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Dan's Review: "The Railway Man" a beautiful tale of redemption
Apr 25, 2014 | 2252 views | 0 0 comments | 27 27 recommendations | email to a friend | print
Colin Firth in The Railway Man  - © 2014 - Lionsgate
Colin Firth in The Railway Man - © 2014 - Lionsgate

The Railway Man (The Weinstein Company)

Rated R for disturbing prisoner of war violence 

Starring Colin Firth, Nicole Kidman, Jeremy Irvine, Stellan Skarsgård, Sam Reid, Hiroyuki Sanada, Tanroh Ishida, Marta Dusseldorp, Masa Yamaguchi, Keiichi Enomoto, James Fraser, Shoota Tanahashi, Akos Armont, Micheal Doonan.

Written by Frank Cottrell Boyce and Andy Paterson, based on the book by Eric Lomax.

Directed by Jonathan Teplitzky.

GRADE: ****


War, they say is Hell. The problem is, many times, surviving soldiers don’t leave that Hell on the battlefield, and wounds unseen are harder to heal. The Railway Man is a story of how one British soldier faces his demons from surviving a Japanese prison camp in World War II.

Set in 1980, Colin Firth plays the real-life Eric Lomax, a reserved man who loves anything and everything about trains and railroading. His train expertise leads to a chance encounter with Patti (Nicole Kidman) on a ride to Scotland. They fall in love and marry, but their bliss is soon shattered by Eric’s visions and nightmares of being a prisoner inside a Thailand prison camp during the war nearly 4 decades earlier. His flashbacks begin to affect his relationship with Patti, which prompts her to seek understanding from his best friend and fellow survivor Finlay (Stellan Skarsgård).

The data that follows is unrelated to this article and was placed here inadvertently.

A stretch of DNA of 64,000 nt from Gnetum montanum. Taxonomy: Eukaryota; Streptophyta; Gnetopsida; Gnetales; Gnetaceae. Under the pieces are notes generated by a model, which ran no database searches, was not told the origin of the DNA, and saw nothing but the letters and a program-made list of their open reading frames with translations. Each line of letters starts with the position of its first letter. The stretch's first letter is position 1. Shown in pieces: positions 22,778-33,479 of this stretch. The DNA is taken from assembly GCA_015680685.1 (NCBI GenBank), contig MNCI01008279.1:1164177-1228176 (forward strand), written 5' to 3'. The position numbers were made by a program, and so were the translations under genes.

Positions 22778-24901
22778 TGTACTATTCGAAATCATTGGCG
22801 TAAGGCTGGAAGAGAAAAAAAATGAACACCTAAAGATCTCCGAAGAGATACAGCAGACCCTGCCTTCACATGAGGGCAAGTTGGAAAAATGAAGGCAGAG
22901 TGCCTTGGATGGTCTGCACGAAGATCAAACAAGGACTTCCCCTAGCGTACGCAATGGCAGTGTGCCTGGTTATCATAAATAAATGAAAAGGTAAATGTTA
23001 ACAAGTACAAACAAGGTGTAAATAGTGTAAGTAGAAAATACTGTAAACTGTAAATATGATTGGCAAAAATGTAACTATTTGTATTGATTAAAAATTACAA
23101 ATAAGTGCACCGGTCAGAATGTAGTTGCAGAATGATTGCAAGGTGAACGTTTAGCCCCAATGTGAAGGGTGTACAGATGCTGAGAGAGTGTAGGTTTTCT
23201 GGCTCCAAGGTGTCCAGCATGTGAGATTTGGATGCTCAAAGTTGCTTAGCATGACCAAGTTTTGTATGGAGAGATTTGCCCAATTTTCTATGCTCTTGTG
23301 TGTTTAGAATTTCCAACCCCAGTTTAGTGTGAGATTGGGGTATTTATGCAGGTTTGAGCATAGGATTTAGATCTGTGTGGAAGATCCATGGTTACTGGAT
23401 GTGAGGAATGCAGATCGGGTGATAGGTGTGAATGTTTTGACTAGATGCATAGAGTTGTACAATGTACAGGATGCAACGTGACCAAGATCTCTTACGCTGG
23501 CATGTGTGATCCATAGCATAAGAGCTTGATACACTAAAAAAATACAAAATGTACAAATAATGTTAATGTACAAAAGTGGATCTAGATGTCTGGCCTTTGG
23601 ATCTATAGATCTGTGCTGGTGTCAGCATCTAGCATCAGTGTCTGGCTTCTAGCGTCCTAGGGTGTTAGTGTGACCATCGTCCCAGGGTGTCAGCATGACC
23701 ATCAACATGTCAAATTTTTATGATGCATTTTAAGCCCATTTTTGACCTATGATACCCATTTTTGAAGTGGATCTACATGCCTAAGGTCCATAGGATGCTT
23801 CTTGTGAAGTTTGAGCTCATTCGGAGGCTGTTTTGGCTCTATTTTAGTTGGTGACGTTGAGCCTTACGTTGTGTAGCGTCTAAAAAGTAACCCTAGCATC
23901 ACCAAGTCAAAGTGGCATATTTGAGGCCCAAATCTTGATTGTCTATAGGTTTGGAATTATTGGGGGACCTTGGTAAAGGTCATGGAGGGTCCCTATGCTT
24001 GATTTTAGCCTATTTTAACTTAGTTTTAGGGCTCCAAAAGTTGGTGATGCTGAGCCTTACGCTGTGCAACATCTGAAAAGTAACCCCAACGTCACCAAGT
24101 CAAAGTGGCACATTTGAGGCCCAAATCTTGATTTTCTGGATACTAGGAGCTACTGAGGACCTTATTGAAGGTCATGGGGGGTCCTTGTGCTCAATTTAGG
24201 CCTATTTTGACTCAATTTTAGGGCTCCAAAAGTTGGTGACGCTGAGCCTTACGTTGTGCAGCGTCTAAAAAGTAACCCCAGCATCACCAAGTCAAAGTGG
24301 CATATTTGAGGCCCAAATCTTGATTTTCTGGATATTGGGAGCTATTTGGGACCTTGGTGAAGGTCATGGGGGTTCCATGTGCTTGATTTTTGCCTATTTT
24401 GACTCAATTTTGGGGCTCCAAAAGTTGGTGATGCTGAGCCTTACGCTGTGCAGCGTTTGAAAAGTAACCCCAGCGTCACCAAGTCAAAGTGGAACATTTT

Through flashbacks and Finlay’s storytelling, we see how Lomax (younger version played by Jeremy Irvine) and his friends were captured, forced into labor by building a railroad, beaten and tortured by members of the Kempetai (Japanese military police) during the war.

Finlay eventually discovers that Takashi Nagase (Hiroyuki Sanada), the Kempetai interpreter who helped torture Lomax is alive and well, making a profit in Thailand by hosting tours of the camp and railroad (made famous by Bridge on the River Kwai). Bent on revenge, Lomax travels to Thailand to confront Nagase. When the two old soldiers meet Lomax must decide whether to carry out his vengeance or forgive his tormenter.

The Railway Man is a beautiful, moving film with a fantastic message about forgiveness and overcoming the worst of experiences. While taking a few liberties with history and Lomax’s actual experience, the overall message of compassion and mercy overcoming war rivals comes through poignant and emotional.

Firth turns in another stalwart performance, as does Sanada, who exceptionally portrays a man looking for peace, but tormented by his wartime actions.

The Railway Man is rated R for some disturbing images of torture and violence.


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